Nonprofits have multiple stakeholders with varying needs and preferences for communication. Board members need consistent communication to focus on strategy and fiscal stewardship. Donors or members want updates on programming and activities, getting a sense that their investment in the organization is worthwhile. In some cases, there are also public and government stakeholders that require regular financial and outcome reporting.
Without effective communication, nonprofit organizations can erode trust, mission clarity and potentially their bottom line. They will not attract staff or volunteers. They will have limited sources of financing. Here are guidelines for effective stakeholder communication that should be in place at your nonprofit organization.
Board Member Communication & Training
Board members must rely on accurate financial information for planning and administration as well as transparent financial management. In addition to reviewing monthly income statements, balance sheets and budgets, the board should also have awareness of forecasts and cash flow projections impacted by noteworthy events or new programs.
Report formats are important for easily relaying income and expense summaries. Board members need to understand the big picture. This is where financial narratives and annual training by your nonprofit CPA come in handy. Ask for assistance with report formats, major budget categories and key performance indicators to support board member understanding. Hold an annual board member training on financial reports to keep everybody on the same page.
With clarity in your financial reporting and board member communication, you will retain board members, expedite decisions and have the ability to test and discuss different budget scenarios and financial impacts going forward. With timely financial trend analysis, you will also be equipped to pursue future development.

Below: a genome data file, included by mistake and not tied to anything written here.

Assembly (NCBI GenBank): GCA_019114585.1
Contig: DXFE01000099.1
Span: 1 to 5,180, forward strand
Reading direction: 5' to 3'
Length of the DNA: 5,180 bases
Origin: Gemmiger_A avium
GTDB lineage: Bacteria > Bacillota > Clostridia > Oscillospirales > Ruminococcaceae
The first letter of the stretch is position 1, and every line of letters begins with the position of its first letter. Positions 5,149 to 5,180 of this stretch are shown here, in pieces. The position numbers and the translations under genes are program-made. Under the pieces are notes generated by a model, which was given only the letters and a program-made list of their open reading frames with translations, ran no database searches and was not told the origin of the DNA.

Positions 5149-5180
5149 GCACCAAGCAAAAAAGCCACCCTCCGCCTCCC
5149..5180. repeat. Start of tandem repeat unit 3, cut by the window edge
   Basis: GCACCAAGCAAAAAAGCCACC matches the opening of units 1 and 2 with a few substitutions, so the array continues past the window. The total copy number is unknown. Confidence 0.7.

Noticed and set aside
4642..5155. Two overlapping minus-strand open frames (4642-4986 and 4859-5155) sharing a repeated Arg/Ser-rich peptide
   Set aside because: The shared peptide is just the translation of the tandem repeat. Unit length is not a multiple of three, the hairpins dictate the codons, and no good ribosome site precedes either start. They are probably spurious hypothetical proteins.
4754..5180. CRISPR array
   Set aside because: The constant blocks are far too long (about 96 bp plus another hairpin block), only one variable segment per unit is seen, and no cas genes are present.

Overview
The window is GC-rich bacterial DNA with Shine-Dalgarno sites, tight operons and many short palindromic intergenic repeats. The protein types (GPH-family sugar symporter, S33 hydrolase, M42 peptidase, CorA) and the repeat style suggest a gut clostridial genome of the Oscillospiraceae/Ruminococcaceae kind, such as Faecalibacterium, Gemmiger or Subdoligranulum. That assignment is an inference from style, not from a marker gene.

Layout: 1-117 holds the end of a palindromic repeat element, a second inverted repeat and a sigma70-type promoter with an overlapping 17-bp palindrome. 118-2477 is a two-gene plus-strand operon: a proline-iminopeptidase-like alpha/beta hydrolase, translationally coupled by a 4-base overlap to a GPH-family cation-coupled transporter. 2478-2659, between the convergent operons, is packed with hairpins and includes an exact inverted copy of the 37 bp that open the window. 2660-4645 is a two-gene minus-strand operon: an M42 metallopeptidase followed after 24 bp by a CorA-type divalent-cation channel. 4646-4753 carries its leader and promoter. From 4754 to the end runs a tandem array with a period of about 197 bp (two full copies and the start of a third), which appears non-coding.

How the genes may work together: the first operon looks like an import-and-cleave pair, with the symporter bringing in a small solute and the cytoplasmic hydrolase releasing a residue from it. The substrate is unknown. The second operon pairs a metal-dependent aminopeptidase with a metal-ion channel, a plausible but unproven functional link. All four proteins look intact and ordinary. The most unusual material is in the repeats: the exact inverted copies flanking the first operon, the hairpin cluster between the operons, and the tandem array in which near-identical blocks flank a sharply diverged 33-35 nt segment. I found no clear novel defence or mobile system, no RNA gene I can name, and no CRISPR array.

Donor & Member Communication
If your organization relies on donors or members as part of your budget, these stakeholders have their own preferences as to the frequency and type of communications that work best for them.
You may need to offer a combination of in-person, print and digital communications to meet their needs (and sometimes for legal compliance). Regardless, both stakeholder types want to know that the organization is managed well. Donors are more concerned about mission impact while members are more concerned with the value they derive from the organization personally.
The financial narratives will be different, too. Donors want to know about overhead ratios compared to direct program impact…and justifications for increased administrative and overhead costs. Members, meanwhile, want to know why dues are increasing or how their dues are managed to protect their professions and/or promote their interests.
Consider these motivations when communicating nonprofit financial management information to donors and/or members. Simplify reporting where possible and focus on bullet point outcomes of interest to them. Storytelling can also be beneficial when you can identify real people and the monetary benefits they received from your organization.
Public and Government Communication
Depending on the type of nonprofit organization, requirements to share financial statements and file certain tax and other forms with various public or government entities on a monthly, quarterly or annual basis. These stakeholders oversee grant or lending programs that support nonprofit funding; they are also state and federal tax authorities that oversee nonprofits’ tax-exempt status.
To deliver accurate financial statements to these entities, the organization must maintain clean and accurate books. This includes monthly account reconciliation either by in-house staff or by a public accounting team familiar with nonprofits. The dangers of inaccurate or delayed nonprofit financial statements are many, but they can include loss of funding and even loss of tax-exempt status.
When communicating with these agencies, it is valuable to have outside representation to support credibility, accuracy, proper remediation and timely delivery of the information requested. Even the most experienced directors of finance and chief financial officers have many things on their plate, and they will benefit from consultation with an experienced CPA. Working with your nonprofit CPA to communicate with government entities will help you avoid mistakes and delays.
This is a snapshot of effective nonprofit communication for financial management. There are many nuances and scenarios we have experienced with our clients, and we are happy to consult with you on more valuable or streamlined financial reporting to share with your various nonprofit stakeholders. Contact the LvHJ not-for-profits team for more information.